Robinhood, the investing platform at the center of last month's stock market frenzy, announced Monday that it had added a live customer phone line and other customer support features. The news came just weeks after a CBS News investigation detailed customer service practices that left users to navigate high-risk trades by themselves.
In one case, a family says ineffective customer support may have even contributed to the death of their son.
Alex Kearns died last year at age 20, mistakenly believing he'd owed nearly $750,000 trading a sophisticated financial instrument called options on Robinhood. In a lawsuit reported first by CBS News, his family accused Robinhood of wrongful death, negligent infliction of emotional distress and unfair business practices.
The platform announced a host of changes Monday to their customer support systems, including expanded live phone support for customers dealing with account security. The company also added a feature for customers trading options, the instrument Alex Kearns traded before his death, to request to speak on the phone with a registered financial representative at Robinhood for help in certain parts of the trading process.
"We want to make sure we're there for customers, especially in time-sensitive situations," the company said in a blog post. "Over the past several months, we've rolled out phone support for options issues through a new in-app contact feature."
In the hours before his death, the lawsuit said, Kearns' Robinhood account displayed a negative balance of more than $700,000. Kearns emailed Robinhood's customer service address three times to ask for help understanding what had happened, and whether he could still offset the losses with another trade. In response, he received an automated reply.
His family says he became increasingly panicked about his perceived debt, and took his own life hours later. More than a full day after he sent three emails to the company, Robinhood sent another automated message suggesting he didn't owe any money at all.
His parents told CBS News they believe their son would still be alive today if Robinhood had answered his repeated requests for help on their customer service platform.
"He just wanted an answer," his mother, Dorothy Kearns said. His father, Dan, added, "He just needed a little help."
While Robinhood had previously provided customers with a support phone line, former Robinhood employees told CBS News earlier this month that the phone line was riddled with problems: customer service agents without qualifications to offer financial advice, licensed brokers too busy to help and pleas from customers that went unanswered. Sources close to the matter told CBS News the company eventually terminated its customer phone line because the company couldn't keep up with the volume of calls.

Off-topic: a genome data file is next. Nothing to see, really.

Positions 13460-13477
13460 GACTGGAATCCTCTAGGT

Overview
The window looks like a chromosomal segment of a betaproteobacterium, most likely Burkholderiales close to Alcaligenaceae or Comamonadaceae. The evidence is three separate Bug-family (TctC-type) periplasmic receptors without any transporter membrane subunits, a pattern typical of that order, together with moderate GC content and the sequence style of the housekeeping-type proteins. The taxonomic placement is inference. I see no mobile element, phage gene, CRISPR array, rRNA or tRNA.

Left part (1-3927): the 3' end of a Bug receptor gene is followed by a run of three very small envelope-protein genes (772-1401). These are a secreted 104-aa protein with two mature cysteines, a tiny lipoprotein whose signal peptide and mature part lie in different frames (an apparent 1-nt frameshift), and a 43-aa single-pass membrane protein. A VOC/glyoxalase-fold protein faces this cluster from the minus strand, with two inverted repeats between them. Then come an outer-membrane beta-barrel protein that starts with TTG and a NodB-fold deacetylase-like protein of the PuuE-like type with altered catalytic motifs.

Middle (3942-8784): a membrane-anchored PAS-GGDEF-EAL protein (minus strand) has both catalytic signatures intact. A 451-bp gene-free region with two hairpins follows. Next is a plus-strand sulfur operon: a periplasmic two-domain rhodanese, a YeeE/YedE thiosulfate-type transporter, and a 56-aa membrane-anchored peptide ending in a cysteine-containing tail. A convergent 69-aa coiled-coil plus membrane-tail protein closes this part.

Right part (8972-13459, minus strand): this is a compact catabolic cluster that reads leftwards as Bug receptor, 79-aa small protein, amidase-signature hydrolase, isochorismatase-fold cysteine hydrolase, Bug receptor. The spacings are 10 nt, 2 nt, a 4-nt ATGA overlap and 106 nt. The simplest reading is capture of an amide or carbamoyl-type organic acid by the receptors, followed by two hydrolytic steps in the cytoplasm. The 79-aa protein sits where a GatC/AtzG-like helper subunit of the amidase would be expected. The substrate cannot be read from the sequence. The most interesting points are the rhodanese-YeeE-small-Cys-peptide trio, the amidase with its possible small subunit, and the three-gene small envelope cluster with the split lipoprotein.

In 2020, customers like Alex Kearns had no customer help phone number to call.
Representative Sean Casten, a Democrat from Illinois, questioned Robinhood CEO Vlad Tenev about the company's customer support in a hearing before the House Committee on Financial Services last week. He asked Tenev to listen as he called the platform's telephone helpline, which plays a 12-second pre-recorded message instructing callers to visit the Robinhood app or website, then hangs up.
"While I'm glad Robinhood is making improvements to customer support, I remain concerned that the announced changes are insufficient and could distract from the real problems that persist," Casten said in a statement to CBS News.
Casten's office will continue to look at a number of issues surrounding Robinhood, including which users will be limited from using phone support, as well as what they say is inadequate transparency around how the company makes money on individual trades.
In Monday's blog post, the company also said it had more than tripled the size of its full-time customer support team in 2020, and planned to more than double the number of full-time registered reps at Robinhood throughout 2021.
Since Alex Kearns' death, Robinhood told CBS News it had "revised experience requirements" for customers seeking riskier types of options, but CBS News confirmed earlier this month just how easy it was to get approved for basic options trading on the app, by simply setting your investing experience level to "not much."
Dan Kearns said the platform's safety checks weren't strong enough. "How are those guardrails? How does that — how does that stop an 18-year-old from making risky trades that they don't really understand?"
An attorney for the Kearns family said, "Although too late to help Alex, we were pleased to see Robinhood increasing its investment in providing live customer support for options investors in the position Alex found himself in last June. We look forward to evaluating whether those changes to customer support are sufficient as we proceed with discovery in the Kearns family's lawsuit. We remain disappointed that Robinhood hasn't done more to tighten its controls over approvals for options trading."
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